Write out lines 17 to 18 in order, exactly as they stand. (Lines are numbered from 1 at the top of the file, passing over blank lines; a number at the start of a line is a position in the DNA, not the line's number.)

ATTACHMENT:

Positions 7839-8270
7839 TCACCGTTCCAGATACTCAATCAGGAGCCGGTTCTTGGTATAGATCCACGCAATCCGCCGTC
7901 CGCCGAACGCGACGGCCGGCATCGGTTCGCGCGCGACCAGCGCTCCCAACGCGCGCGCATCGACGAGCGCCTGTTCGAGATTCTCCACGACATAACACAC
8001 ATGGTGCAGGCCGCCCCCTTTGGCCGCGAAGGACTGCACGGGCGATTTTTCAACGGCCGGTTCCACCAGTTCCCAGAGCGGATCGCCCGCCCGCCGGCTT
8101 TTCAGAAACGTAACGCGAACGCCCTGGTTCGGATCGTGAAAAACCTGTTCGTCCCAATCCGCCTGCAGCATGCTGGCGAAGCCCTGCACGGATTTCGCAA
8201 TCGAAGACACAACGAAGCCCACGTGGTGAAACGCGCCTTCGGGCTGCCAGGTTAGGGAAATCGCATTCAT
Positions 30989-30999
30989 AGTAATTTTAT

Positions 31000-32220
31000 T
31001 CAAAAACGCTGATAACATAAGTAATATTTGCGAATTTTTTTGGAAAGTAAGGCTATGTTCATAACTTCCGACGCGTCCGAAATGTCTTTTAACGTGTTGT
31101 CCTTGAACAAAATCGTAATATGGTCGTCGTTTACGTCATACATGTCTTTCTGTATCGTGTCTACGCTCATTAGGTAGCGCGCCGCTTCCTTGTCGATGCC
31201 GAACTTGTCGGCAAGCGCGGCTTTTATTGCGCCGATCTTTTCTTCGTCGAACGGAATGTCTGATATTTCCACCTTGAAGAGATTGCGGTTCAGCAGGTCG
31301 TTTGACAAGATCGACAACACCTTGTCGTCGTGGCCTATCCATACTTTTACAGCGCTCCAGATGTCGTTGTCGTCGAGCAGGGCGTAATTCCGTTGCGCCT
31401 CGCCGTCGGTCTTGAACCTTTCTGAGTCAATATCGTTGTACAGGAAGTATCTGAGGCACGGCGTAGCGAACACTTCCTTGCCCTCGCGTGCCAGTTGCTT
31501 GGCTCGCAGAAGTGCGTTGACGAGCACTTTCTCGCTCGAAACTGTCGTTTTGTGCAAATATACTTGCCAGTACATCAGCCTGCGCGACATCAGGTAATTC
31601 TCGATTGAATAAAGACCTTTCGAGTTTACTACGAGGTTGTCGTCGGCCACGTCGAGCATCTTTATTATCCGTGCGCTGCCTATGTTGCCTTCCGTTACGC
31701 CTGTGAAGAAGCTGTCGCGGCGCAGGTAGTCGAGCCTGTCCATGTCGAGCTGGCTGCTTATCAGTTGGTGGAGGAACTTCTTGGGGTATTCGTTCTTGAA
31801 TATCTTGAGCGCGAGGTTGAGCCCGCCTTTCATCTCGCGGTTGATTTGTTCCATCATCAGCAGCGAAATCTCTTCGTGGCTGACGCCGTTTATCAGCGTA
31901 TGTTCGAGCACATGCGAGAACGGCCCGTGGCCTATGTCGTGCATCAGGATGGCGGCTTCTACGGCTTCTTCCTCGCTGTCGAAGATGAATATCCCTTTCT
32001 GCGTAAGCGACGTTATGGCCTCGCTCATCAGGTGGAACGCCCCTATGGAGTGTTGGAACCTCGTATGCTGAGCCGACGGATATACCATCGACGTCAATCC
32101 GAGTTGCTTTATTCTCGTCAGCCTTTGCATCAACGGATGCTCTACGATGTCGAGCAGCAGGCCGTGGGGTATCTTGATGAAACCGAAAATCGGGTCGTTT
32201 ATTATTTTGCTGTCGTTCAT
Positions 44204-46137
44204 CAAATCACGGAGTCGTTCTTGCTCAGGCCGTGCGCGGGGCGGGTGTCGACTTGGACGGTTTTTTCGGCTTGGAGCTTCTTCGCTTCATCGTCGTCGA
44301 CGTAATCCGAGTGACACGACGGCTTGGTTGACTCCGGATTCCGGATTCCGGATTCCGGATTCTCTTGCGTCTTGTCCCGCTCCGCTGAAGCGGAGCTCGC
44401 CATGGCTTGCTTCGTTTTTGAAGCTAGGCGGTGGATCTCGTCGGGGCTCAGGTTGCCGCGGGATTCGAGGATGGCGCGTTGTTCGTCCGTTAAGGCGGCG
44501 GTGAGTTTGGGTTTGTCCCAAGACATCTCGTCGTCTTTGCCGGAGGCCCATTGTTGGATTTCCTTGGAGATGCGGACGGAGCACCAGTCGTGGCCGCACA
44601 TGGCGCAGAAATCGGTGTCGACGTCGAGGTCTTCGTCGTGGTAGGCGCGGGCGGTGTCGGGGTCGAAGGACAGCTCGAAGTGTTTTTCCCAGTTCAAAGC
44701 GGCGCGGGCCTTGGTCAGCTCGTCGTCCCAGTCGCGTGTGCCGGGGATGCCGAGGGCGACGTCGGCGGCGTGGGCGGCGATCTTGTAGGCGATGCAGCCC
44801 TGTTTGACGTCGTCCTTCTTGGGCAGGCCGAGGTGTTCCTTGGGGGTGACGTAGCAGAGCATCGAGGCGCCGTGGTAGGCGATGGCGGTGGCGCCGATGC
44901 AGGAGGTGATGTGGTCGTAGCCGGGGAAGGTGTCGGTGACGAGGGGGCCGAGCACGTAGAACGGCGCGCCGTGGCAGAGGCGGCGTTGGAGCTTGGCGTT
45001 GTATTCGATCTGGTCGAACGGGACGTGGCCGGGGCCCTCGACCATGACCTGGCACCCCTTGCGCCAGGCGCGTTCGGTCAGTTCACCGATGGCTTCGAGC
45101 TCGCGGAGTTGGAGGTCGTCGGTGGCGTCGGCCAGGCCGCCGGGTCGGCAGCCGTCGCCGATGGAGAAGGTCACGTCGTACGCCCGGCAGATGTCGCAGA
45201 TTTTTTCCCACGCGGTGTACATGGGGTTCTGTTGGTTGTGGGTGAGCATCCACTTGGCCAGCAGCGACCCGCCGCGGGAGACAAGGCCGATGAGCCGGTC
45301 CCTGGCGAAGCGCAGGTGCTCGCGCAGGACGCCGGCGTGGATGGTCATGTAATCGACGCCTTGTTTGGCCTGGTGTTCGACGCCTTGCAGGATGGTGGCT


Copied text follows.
31601 TCGATTGAATAAAGACCTTTCGAGTTTACTACGAGGTTGTCGTCGGCCACGTCGAGCATCTTTATTATCCGTGCGCTGCCTATGTTGCCTTCCGTTACGC
31701 CTGTGAAGAAGCTGTCGCGGCGCAGGTAGTCGAGCCTGTCCATGTCGAGCTGGCTGCTTATCAGTTGGTGGAGGAACTTCTTGGGGTATTCGTTCTTGAA